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The Basics Of Pest Control

Feb 19

Pest Control Services Plantation can damage property or cause a health hazard. A homeowner or business owner may be able to take care of some of the damage themselves, but others require professional help. A pest control service can locate the source of the problem and provide the necessary services to eliminate it. These services may include removing or killing the pests, cleaning up the area where they live and breeding, or applying barriers to prevent them from returning.

There are three goals in pest management: prevention, suppression, and eradication. Prevention is possible when the pest occurrence can be predicted and conditions that favor it are prevented. For example, some plant diseases can be avoided by ensuring that desirable plants are grown under optimum conditions and infested species are not planted nearby.

Eradication is difficult to achieve in outdoor pest situations and is usually a last resort when other strategies fail. It is most feasible in enclosed environments such as buildings or greenhouses. Examples of eradication programs include those for Mediterranean fruit fly, gypsy moth, and fire ants.

A pest infestation can result in costly repairs, lost revenue, and loss of reputation. Businesses may also face legal liabilities for illnesses caused by pests or for damages to products or equipment. It is important to employ pest control methods that are humane and environmentally responsible.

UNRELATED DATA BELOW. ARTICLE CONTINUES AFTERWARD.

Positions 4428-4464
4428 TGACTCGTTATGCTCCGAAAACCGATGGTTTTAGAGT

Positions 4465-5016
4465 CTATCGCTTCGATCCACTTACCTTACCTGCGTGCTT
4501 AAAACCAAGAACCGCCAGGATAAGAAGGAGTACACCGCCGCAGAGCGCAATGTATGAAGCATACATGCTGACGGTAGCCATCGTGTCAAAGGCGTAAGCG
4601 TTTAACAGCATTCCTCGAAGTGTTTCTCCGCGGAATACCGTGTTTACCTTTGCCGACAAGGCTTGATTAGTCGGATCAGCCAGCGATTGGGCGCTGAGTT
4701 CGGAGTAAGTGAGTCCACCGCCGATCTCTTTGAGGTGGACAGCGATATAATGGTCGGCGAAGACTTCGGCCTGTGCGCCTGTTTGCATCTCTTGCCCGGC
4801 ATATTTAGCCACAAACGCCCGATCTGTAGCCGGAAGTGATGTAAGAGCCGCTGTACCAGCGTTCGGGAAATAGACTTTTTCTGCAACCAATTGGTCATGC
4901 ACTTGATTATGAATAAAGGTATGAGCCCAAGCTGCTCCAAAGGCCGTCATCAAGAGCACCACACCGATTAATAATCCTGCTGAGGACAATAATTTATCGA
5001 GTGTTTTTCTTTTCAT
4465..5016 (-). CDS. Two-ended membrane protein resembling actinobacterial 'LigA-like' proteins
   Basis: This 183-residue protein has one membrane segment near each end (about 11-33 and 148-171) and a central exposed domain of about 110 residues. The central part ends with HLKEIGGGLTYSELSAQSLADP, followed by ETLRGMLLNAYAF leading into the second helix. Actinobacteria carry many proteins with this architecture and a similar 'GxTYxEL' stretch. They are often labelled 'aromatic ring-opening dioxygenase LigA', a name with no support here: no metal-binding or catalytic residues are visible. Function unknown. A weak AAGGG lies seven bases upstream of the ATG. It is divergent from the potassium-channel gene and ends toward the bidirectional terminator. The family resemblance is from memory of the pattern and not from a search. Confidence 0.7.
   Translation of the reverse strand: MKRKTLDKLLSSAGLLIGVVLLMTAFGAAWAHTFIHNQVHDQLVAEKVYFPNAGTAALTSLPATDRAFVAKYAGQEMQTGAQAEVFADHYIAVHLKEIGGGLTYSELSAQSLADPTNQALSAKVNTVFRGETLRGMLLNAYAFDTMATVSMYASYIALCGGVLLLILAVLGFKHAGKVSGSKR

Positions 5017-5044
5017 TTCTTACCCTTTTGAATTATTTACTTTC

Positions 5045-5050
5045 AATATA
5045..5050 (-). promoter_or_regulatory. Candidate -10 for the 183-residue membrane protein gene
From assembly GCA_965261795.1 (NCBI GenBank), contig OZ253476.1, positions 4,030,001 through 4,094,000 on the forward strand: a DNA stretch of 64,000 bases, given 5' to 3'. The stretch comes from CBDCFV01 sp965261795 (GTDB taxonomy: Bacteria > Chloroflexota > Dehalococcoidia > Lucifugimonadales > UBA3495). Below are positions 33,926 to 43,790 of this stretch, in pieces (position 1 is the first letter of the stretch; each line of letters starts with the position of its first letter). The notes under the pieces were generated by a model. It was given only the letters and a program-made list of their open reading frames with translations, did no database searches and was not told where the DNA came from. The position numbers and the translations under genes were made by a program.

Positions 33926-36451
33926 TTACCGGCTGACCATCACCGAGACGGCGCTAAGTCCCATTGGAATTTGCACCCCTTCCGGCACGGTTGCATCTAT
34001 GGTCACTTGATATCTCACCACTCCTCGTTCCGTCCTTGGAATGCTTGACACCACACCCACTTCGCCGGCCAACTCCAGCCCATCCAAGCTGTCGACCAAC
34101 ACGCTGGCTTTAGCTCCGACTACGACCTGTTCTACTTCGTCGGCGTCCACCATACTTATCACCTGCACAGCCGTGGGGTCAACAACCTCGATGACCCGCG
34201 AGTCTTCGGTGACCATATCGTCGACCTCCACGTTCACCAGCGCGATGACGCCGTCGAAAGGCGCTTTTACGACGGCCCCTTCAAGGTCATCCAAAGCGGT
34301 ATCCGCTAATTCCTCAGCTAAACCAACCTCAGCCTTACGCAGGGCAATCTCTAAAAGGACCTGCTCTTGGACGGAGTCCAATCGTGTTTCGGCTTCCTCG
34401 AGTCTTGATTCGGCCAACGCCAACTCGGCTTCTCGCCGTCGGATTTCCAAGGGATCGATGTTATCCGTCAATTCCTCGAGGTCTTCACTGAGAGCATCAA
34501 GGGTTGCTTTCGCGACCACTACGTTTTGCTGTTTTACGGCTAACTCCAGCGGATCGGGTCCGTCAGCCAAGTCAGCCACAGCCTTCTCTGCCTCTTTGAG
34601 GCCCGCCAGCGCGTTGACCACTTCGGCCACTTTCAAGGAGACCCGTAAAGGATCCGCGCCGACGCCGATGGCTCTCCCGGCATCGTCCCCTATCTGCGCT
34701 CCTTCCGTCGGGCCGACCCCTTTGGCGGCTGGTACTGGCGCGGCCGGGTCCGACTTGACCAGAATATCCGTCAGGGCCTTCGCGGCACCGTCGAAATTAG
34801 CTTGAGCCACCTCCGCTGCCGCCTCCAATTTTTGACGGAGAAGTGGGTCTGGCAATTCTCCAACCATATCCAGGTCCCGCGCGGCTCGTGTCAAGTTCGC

The cost of pest control can be offset by the savings from avoiding damages. Some homeowners insurance policies cover insect-related damage. It is important to check the details of each policy before making a claim.

Integrated Pest Management (IPM) is an ecosystem-based approach that reduces pests and their damage through a combination of techniques. This includes monitoring for pests, modifying cultural practices, and using natural enemies or resistant varieties. Chemicals are used only when monitoring indicates they are needed, and they are applied in a manner that minimizes risks to people, beneficial and nontarget organisms, and the environment.

Mechanical and physical controls kill or block pests, or alter their environment to make it unsuitable for them. Traps, screens, fences, radiation, steam sterilization of soil, and chemicals such as pheromones or juvenile hormones can be used for this purpose. Natural features such as mountains and large bodies of water limit the spread of many pests, while weed barriers and proper soil management can restrict their growth.

Clutter provides hiding places for pests and makes it more difficult to remove them. It is advisable to clear away debris, sweep floors, and caulk cracks and crevices. The use of resistant varieties of plants, wood, and animals can make an environment less favorable to pests.

Some microorganisms are natural enemies of certain pests, and their introduction can dramatically reduce their numbers. Parasitic nematodes, for instance, can be used to destroy fleas, grubs, cockroaches, and other insects in the garden. However, it is important to use the correct species and application rate, as some nematodes are harmful to desirable plants. Nematodes are available as a powder or liquid and can be easily applied with a spray.